“We just called it “chiptune” then. I think. I mean, we really didn’t have anything else to call it”. That’s what Minusbaby says about the early days of the chipscene in USA. Nice to read some thoughts about this. My own memories are a bit blurry. But it was certainly unchartered territory back then, perhaps even more so in USA then Europe. Chiptune was the most popular term in the 00’s. I suppose 8bitpeoples contributed to that, like most others. The old VORC was perhaps even more important. Now, the chipmusic term seems to be getting more <3 again, judging from biographies, forums (, etc.

In the 1980s some people talked about micromusic as music made with microcomputers (8-bit home computers with PSG soundchips, mostly). When the Amiga came out, it could play things that didn’t sound like micromusic. Therefore the terms chiptune and chipmusic appeared. But what did these terms mean 20 years ago?

I’ve previously argued that in 1990 chipmusic was equal to chipmodules but that was probably wrong, actually. I’ve discussed it with several of ye old legends, and there are different opinions. Except for chipmodules, around 1990 chipmusic could also refer to synthetical Amiga music or PSG-music.

What can the archives tell us? According to a search at Bitfellas there seems to have been chipmodules as early as 1988, in Compackting Disk Intro by The Supply Team (a Danish pioneer group also on the C64). I was too lazy to setup UAE and check it out though, so I’m not sure. :) UPDATE: mod.introsound was made by Rambones (still active), and uses a short non-looped sample.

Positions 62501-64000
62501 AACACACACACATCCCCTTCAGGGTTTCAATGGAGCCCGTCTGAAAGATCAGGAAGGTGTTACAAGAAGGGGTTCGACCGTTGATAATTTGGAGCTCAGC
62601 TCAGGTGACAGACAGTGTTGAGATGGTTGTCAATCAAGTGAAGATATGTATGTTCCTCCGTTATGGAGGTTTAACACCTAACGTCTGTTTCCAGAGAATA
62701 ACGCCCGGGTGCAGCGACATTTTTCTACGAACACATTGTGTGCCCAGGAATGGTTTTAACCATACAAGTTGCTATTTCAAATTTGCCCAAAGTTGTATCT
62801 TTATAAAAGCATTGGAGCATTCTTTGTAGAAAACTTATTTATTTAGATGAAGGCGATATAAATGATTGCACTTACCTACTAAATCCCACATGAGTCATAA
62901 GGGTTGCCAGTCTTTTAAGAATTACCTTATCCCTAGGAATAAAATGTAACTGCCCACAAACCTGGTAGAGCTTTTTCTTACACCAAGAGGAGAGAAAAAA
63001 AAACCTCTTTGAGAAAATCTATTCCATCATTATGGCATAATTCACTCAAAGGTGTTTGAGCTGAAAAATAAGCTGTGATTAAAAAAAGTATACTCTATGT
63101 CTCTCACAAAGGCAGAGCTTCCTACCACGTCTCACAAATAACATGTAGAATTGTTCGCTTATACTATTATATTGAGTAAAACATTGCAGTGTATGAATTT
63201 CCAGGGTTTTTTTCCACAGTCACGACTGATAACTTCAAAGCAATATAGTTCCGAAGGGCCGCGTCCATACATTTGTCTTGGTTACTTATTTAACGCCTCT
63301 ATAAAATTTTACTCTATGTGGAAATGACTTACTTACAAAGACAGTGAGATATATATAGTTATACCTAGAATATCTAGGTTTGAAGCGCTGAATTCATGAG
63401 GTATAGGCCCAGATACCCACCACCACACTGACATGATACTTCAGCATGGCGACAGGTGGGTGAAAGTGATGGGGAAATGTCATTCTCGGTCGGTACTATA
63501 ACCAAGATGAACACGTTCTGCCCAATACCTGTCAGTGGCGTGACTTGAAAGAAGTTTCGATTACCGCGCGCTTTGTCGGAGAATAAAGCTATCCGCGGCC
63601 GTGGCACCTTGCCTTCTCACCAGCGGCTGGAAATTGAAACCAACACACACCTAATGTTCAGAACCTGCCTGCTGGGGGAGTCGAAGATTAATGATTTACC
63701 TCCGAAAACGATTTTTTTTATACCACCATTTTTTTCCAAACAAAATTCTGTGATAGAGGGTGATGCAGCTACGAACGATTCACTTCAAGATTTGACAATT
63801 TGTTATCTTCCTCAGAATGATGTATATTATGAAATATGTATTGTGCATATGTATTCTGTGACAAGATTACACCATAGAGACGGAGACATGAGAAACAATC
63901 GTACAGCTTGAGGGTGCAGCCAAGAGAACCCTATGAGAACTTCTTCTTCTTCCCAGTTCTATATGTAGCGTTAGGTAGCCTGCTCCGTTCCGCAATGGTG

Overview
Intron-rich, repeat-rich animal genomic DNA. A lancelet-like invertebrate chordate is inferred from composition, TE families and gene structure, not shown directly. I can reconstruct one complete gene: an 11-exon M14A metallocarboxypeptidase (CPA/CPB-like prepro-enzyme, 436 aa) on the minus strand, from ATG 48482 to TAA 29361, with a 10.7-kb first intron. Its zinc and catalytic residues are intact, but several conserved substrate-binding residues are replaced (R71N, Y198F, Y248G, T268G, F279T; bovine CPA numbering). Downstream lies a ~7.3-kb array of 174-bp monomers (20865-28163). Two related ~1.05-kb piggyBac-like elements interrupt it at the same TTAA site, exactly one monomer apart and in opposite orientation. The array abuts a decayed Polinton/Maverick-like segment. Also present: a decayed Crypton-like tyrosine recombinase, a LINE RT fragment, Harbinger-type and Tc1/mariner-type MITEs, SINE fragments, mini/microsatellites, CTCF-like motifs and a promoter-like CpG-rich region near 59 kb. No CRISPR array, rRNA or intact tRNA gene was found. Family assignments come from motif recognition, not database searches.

The Supply Team - Compackting Disk Intro (1988)

In 1989 the word ‘chip’ starts to appear here and there without any apparent chipmusic-reason. More importantly, 4-mat makes chipmodules and releases them in a lost production and in an intro without music :) [1]. TSM released something like a chipmodule in Invasion, called weinigkb – few kilobytes [2]. He told me that he heard the chiptune-term only years later, and it meant Soundtracker-based songs with short C64-samples. (I mistook TSM for Suntronic)

Surely enough, 1990 saw the release of atleast two chipmodule music disks with C64-covers: Sludger’s Music Demo and Captured Imagination by 4-mat. He also released chip-things like Mole’s Hot Demo PackSkywise’s IntroMusic Demo (called Chip Music Demo at Bitfellas?) and Inspired SoundsChip Music Festival by Magnetic Fields is the earliest use of the term that I’ve found, and there are no chipmodules in it. It’s all synthetical songs made by Jochen Hippel, Ziphoid & Uncle Tom, Walkman, etc. Chipmodules is a new method and there’s no established term. Look for example at the text in Blazer’s Riots or Savage’s Short.

Commercial break! Some chip-hits of 1990 are Gonad’s Cracks by Omri Suleiman, Fireworx by Mantronix, Paranoimia by TSM (video below) and intro-music by 4-mat.

Chip Music Festival, 1990

It seems like chipmusic appeared before chiptune. Chiptune was a noun, meaning a piece of chipmusic. (That always annoyed me with chipmusic chiptune later. Could it originate from a linguistic glitch between English and Japanese?). Anyway, by 1991 the chiptune term was well established. Nuke/Anarchy made a song called chiptune-12k, 4-mat’s song L.F.F also appears as mod.chiptune, and there’s this. The musicdisk Synthetic Vibes includes some of the most famous chip-names at the time (except the already mentioned also Mantronix, Heatbeat, Emax). [3]